Auntie Anne did not make it to the premiere of My Spy Movie, but a student from USC did! Zachary Coughlin arrived at the venue with the custom pretzels from his online dessert company, Zac’s Sweet Shop, last month.
Around the same time, Zac’s Sweet Shop was added to Beyoncé‘s list of Black-owned businesses located throughout the United States.
As unemployment rates continue to rise throughout the United States due to the COVID-19 pandemic, local businesses are faced with a number of challenges. For Zac’s Sweet Shop, plans to expand to hosting in-person baking classes and pop-up events will have to wait until the pandemic is over.
“I’ve been working on creating a strong e-commerce platform and pushing gifting and care packages, more than ever, everyone needs a sweet pick-me-up right now!” Coughlin said in an interview conducted via Instagram direct messaging and email.
Coughlin said that having his shop included in the directory Beyoncé created to help guide customers interested in supporting the Black community makes him even more proud of his identity, community and mission.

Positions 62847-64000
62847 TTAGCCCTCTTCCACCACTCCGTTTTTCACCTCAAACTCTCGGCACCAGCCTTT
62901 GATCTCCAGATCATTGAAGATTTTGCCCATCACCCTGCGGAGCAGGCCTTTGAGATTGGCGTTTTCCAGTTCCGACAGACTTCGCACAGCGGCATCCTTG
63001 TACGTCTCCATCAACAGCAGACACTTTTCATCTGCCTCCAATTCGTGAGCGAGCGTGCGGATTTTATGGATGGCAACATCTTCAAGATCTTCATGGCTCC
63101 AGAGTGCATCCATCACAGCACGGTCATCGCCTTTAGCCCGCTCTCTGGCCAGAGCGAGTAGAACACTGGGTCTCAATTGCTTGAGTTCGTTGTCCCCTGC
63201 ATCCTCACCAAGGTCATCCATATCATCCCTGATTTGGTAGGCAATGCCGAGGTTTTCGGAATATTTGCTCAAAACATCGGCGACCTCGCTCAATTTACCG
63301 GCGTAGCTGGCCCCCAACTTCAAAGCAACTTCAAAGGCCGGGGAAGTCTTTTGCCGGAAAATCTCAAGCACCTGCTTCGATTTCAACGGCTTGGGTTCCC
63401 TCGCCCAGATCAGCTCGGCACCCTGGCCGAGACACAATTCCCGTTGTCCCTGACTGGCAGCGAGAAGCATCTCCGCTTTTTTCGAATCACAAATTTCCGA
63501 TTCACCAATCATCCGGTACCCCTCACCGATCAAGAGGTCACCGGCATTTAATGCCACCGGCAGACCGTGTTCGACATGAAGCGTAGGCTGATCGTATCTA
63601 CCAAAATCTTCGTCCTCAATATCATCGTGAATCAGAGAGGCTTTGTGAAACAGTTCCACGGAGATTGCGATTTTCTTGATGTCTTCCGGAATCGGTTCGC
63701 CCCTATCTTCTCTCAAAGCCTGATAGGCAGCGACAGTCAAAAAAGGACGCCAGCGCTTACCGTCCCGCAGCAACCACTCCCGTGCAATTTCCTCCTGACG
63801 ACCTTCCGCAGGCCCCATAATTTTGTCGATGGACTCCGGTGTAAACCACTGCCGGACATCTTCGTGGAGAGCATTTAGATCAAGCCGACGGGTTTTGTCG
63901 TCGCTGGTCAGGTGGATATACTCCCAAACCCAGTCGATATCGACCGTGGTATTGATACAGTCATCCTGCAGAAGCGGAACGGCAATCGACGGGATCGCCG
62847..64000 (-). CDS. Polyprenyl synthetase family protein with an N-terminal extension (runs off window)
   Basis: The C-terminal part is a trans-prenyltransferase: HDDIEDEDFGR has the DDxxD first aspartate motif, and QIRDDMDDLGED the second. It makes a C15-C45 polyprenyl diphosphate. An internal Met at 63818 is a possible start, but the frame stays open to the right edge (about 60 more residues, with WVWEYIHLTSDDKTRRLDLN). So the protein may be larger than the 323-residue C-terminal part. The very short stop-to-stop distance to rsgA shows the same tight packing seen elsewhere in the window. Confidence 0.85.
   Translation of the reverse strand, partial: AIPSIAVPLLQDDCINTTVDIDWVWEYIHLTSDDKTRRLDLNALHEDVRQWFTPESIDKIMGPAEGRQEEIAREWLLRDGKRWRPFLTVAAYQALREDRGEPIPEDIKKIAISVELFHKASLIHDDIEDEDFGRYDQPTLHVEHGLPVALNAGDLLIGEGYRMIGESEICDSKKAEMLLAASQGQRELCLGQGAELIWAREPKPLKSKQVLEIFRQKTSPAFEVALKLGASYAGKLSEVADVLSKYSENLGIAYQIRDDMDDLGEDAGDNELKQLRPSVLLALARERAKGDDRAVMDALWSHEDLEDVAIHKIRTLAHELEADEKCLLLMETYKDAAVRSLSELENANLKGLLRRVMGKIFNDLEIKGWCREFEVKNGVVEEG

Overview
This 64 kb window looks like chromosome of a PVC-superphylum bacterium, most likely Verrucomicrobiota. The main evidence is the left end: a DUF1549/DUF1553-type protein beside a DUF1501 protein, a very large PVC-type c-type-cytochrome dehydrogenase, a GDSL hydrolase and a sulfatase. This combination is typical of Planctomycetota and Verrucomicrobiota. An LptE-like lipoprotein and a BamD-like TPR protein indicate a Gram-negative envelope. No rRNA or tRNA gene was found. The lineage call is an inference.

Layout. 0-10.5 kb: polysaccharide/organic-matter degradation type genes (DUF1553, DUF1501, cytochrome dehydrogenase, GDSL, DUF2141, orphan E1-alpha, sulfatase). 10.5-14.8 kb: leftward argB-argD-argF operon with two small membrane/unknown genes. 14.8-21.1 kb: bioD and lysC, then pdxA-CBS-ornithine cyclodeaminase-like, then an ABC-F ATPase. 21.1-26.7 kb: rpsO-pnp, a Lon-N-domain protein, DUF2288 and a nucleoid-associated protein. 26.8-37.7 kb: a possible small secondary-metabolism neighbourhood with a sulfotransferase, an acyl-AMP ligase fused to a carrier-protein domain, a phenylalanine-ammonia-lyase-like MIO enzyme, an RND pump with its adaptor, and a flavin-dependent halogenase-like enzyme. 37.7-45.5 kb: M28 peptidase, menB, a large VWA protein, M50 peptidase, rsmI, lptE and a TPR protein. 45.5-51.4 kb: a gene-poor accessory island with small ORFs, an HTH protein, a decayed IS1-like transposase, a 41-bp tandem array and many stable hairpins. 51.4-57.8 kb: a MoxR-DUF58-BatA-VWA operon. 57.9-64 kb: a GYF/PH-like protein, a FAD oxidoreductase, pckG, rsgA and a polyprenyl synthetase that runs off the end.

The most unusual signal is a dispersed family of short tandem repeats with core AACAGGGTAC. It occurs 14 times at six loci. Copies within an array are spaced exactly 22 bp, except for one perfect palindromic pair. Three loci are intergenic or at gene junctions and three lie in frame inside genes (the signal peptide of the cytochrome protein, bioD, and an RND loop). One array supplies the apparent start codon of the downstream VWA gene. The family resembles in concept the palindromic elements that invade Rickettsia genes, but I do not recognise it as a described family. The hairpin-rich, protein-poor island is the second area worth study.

“It was awesome to sit next to so many other amazing and hard-working entrepreneurs,” he added.
Irvine resident San Lee was gifted a Truffle Zac-Pac when his friend decided to make a purchase after seeing Zac’s Sweet Shop on Beyoncé‘s website.
“It is vital to support our local businesses at this challenging time,” Lee said.
Growing up in a predominately white family, Coughlin experienced the complexity of being biracial.
“You don’t always know who you fit in with, who will accept you and how people will perceive and understand you,” he said.
As a business owner, Coughlin found a meaningful way to help out his community by providing jobs, making donations and bringing people joy with desserts.
“Being able to give back to a community (Black Lives Matter) I am part of means a lot,” he said.
Zac’s Sweet Shop now donates $1 to Black Lives Matter for every dozen of sweets purchased.
“I do respect people [who] have a community respect and also involve in the voice of the people,” said South Pasadena resident Eddie Wang, who was also given a package of Zac’s truffles.
When the pandemic is over, Coughlin said he wants to bring his shop into new communities, especially those that are meaningful to him and a part of who he is. As he waits to be able to hold in-person events, Coughlin is considering hosting virtual baking classes.
Despite the COVID-19 pandemic, Coughlin is optimistic about the future of his shop.
“I always remind myself why I started this when things get tough - I didn’t start Zac’s [Sweet Shop] to make a lot of money, I started it because I wanted to make people happy through my sweets,” he said.